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this explains the various routing strategies in Dtn'S AND THE RISKS INVOLVED IN IT ....

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  1. 1.    Delay tolerant networks are the Networks which has lack of continuous connectivity. So,there will be more Delay.Even Delay’s of several days is inevitable in this network. DTN’s are also called as Intermittently connected Mobile Networks.
  2. 2.  Encounter Schedule  Network Capacity  Storage  Energy
  3. 3.     Encounter schedule is the term used to denote hoe the nodes in the network is contacted by the other (or) how the nodes in the network contact each other. The challenge here is that the source node may or may not encounter the destination node. In case of periodic mobility of the nodes, even if the encounter schedules are known to some extent, there may be some chaos. In the extreme case of mobility, it leads to memory less encounter schedules (i.e) no assumptions can be made about the node contact pattern.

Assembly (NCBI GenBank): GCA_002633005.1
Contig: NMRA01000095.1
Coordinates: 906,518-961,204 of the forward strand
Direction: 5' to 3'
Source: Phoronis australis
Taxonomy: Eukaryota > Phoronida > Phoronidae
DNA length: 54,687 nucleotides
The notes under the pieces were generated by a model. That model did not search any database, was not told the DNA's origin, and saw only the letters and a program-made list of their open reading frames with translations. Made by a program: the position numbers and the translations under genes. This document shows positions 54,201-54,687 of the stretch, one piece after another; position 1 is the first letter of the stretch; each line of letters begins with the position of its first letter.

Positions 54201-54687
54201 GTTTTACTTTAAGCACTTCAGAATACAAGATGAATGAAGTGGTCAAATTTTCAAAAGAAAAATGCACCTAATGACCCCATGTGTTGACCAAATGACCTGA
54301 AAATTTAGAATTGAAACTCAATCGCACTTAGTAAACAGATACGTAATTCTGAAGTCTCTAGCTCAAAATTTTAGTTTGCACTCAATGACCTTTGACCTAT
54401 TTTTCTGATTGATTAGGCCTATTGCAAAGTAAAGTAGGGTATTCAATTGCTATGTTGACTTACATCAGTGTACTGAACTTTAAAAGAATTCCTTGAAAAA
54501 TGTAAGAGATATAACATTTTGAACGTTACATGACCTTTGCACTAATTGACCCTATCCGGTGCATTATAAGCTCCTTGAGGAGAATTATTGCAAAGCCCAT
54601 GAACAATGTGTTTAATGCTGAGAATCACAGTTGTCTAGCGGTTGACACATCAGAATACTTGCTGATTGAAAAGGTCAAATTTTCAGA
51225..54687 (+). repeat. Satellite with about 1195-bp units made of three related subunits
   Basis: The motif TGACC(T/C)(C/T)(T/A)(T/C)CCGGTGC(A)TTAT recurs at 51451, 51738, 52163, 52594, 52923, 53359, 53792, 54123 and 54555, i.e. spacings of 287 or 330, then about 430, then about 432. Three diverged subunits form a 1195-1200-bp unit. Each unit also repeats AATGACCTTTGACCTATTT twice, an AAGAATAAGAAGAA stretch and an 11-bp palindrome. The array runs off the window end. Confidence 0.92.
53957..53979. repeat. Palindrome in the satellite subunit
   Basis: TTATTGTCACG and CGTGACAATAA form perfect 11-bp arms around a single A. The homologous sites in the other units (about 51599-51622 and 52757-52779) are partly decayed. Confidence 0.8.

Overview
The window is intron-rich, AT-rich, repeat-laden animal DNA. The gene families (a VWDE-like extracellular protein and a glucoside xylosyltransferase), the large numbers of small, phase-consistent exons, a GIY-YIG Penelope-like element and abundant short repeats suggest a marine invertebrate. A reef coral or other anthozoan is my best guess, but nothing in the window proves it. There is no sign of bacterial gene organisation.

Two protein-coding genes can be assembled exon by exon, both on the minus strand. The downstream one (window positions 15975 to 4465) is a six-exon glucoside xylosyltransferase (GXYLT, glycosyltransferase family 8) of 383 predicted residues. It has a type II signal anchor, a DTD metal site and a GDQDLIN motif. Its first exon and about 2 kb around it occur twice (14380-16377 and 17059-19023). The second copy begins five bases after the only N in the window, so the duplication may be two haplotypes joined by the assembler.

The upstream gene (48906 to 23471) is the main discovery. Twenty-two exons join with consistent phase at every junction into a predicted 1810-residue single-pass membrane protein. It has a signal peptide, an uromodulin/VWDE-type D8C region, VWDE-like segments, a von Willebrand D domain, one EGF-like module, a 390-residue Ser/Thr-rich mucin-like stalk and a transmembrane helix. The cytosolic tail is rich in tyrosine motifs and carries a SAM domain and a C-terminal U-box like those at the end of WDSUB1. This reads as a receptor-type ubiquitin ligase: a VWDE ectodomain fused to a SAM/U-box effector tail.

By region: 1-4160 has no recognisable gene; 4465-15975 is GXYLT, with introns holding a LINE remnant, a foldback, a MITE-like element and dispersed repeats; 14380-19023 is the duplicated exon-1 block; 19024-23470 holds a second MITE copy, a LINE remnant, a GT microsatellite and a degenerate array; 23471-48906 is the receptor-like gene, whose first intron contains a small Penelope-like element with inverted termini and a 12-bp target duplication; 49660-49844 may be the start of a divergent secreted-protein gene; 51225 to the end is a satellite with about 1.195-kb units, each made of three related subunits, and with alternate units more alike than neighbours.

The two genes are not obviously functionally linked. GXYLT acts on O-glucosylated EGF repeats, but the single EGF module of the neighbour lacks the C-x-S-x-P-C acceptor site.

4. 4.   In general, the duration of the encounter and the link Bandwidth dictates the amount o data that can be transferred among the nodes. Another factor is that the contention of multiple nodes that tries to send the data to the same destination node at a given encounter.
  5. 5.     During an encounter, The node may decide to exchange the entire data, which is not possible in the storage-constrained node. Hence there may be a loss in data. To overcome this, intelligent routines to avoid the copies of same data and to delete the stale copies of the data are used. In an heterogeneous node capacity n/w ’s better delivery strategy has to be applied for efficient data delivery.